By Kayode Odumboni
The light falls on Chiamaka packing her belongings which consisted mostly of her clothing. Damilotun remains seated on the mattress that lies on the right corner. The room is barely furnished; there is only a table that is saddled with various volumes of books. Chiamaka finishes with her packing and straightens up. She turns to Damilotun. A few pieces of clothing hang on the wall among which is the uniform kit of the NYSC- a khaki shirt, a crested vest, and the cap.
CHIAMAKA: You know, I wonder if you’re doing this to prove a point or something. I mean, everyone is leaving. What is it that is holding you back?
DAMILOTUN: Simple. Service! (He pronounces the word ‘service’, stressing both syllables). I thought we have discussed this….
CHIAMAKA: (She cuts in) Oh Please, don’t just give me that balderdash. You know very well….
DAMILOTUN: (He rises up and holds her in his embrace. He places his index finger on her lips). Chi’m, I know all what you have to say. But you don’t have to worry. No harm comes to a man in his own home…
CHIAMAKA: This is not your home. (She gently pulls out of his hold). The earlier you realize it, the better for us both.
DAMILOTUN: Chi’m, you know exactly my position on what you just said. I refuse to bind myself to this parochial ethnocentric inclination that I believe has left Nigeria in its present backward state. Look, as long as I’m concerned, I’m not serving this village of Zungeru or this state of Borno. I am here, serving Nigeria, my fatherland.
CHIAMAKA: Look, this regurgitated sermon on patriotism and nationalism is the last thing I’m ready for now. I have to be in Awka today. I’ve got family waiting for me.
DAMILOTUN: And I haven’t? (He teases her). I am my parents’ only child, you know.
CHIAMAKA: (She ignores his question). You know, what baffles me most is why on earth you think you can be different. I mean, everybody is going home. Mary, Adigun, Bisoye, Chinedu, everyone in this PPA has said they won’t stay during this election period. Even Gafar in Batch B who is from Sokoto told me he would be going to his parents. (Her words are now jerky, laden with emotions, and clearly showing that she is exasperated). This is something everyone is doing. Not even the ZI or LI would question anyone who leaves. Just why do you want to stay back, Lotun?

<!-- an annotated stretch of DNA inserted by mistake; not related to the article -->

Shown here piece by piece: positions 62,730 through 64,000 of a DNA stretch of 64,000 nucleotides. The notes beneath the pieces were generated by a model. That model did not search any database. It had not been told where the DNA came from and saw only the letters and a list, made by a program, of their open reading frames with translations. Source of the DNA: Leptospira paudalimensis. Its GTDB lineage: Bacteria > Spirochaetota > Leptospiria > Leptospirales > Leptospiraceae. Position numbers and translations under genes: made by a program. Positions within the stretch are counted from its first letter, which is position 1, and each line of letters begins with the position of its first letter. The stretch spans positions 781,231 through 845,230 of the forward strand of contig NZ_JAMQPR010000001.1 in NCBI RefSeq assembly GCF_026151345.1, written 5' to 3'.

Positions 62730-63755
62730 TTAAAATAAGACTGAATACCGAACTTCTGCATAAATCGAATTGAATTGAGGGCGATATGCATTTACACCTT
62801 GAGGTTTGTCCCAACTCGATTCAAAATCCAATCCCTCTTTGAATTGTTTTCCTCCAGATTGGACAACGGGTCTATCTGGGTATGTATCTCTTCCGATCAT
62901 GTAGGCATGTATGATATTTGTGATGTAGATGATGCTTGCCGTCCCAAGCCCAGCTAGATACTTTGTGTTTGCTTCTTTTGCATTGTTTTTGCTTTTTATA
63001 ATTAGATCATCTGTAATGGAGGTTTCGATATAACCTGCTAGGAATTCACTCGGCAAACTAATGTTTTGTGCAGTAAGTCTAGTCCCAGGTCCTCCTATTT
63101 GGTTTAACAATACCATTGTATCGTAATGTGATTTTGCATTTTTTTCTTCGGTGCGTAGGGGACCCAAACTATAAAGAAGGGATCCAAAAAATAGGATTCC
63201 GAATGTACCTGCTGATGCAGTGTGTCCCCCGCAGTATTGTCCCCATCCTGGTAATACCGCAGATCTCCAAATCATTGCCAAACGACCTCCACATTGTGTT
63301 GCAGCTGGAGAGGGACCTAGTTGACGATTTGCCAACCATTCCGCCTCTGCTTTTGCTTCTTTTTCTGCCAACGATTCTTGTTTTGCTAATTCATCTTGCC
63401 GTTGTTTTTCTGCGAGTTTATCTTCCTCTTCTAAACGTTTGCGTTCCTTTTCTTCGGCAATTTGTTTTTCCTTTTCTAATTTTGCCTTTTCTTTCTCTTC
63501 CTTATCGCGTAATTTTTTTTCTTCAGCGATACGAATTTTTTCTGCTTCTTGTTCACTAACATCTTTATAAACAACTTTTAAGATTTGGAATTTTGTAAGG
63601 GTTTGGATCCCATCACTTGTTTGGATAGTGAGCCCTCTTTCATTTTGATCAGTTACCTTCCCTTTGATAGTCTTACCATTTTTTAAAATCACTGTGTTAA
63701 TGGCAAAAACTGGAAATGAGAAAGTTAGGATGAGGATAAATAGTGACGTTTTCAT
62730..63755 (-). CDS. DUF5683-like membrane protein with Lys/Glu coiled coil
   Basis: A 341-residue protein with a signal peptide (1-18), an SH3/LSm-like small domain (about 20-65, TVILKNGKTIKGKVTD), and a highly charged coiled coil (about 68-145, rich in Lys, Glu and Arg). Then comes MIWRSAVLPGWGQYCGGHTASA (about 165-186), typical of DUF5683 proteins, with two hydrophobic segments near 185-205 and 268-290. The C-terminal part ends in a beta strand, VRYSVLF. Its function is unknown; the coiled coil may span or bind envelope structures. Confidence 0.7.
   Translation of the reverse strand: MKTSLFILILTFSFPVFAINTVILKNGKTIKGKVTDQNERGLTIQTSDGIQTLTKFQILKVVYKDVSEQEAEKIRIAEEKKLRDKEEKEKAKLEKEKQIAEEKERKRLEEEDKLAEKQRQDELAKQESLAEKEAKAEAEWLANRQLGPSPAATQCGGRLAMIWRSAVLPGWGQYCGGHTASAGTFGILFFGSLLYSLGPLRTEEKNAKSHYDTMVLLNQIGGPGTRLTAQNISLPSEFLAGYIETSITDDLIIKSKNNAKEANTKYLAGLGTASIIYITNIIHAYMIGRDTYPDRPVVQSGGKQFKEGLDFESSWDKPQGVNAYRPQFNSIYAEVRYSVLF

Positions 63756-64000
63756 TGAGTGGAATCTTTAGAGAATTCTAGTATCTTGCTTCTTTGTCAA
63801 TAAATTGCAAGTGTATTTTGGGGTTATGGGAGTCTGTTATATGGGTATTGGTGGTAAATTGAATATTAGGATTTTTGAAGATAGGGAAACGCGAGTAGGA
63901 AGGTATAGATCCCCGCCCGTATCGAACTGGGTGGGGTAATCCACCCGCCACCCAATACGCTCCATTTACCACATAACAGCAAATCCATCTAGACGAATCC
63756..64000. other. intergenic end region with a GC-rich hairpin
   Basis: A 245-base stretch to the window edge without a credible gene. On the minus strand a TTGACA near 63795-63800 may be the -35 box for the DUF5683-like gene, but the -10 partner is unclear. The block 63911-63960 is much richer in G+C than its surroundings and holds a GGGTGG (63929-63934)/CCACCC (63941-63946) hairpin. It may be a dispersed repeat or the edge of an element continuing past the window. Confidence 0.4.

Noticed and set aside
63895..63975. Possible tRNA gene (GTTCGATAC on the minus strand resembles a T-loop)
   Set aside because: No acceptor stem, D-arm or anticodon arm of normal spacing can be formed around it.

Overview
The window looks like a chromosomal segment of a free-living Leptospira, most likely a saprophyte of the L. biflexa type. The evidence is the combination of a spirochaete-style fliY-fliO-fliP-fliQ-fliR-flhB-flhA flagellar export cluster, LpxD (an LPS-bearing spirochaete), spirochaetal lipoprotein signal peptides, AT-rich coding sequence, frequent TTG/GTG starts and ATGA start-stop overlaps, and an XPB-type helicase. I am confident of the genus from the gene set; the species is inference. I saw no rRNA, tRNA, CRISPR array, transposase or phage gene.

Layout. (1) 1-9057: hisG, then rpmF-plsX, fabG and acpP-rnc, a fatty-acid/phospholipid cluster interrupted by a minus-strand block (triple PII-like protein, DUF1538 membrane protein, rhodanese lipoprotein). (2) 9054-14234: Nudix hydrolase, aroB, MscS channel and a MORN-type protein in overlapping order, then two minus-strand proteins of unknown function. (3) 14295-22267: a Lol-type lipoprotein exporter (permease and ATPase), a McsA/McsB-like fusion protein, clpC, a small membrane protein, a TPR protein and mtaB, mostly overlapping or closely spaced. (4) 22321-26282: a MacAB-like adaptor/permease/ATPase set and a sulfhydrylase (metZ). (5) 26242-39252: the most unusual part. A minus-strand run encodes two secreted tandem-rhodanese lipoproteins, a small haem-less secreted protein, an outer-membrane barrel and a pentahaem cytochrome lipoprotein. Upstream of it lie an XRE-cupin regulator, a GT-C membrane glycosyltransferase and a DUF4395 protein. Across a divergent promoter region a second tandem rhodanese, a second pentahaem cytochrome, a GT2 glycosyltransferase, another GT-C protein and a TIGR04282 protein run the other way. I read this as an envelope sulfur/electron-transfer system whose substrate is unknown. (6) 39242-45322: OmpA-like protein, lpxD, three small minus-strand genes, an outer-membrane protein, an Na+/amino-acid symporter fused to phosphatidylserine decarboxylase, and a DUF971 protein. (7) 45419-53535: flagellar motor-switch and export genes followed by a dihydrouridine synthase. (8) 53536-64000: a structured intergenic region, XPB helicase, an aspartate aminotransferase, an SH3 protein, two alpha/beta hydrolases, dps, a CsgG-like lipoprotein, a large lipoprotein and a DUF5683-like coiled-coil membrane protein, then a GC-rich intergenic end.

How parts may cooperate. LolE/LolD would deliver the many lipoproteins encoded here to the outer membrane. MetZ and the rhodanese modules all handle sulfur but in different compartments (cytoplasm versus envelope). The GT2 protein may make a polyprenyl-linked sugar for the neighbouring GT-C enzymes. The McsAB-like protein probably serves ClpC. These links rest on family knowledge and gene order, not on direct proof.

DAMILOTUN: The federal government needs corps members to assist with the voting processes. You know that, and I don’t need to repeat it.
CHIAMAKA: (She suddenly brightens up). Come to think of it, baby, we don’t have to wait till after service to do the introduction. You and your people can come over to Awka during this election period….
DAMILOTUN: Chi’m, please do not tread that path. You know I am not leaving these environs. Not for this period of elections, at least.
CHIAMAKA: But what about these reports about the unsafe atmosphere here in the North, especially for corpers who are mostly non-indigenes? You know very well that election times are turbulent times in this country. The history is there. Anything could happen to you. (She’s at the brinks of tears now). Lotun, please, go back to Oshogbo. It’s safer there. And that way, my mind could be at rest in Awka. Lotun, please do this for the love we share.
DAMILOTUN: No, no, no, no, you aren’t going to cry on me now, no? (He cuddles her up in his arms). Chi’m, for the love we share, I promise you I’d be safe. Nothing is going to happen to your knight, damsel. I will be fine. Look, when you come back after the elections, I promise that I will be waiting for you in my shining armour.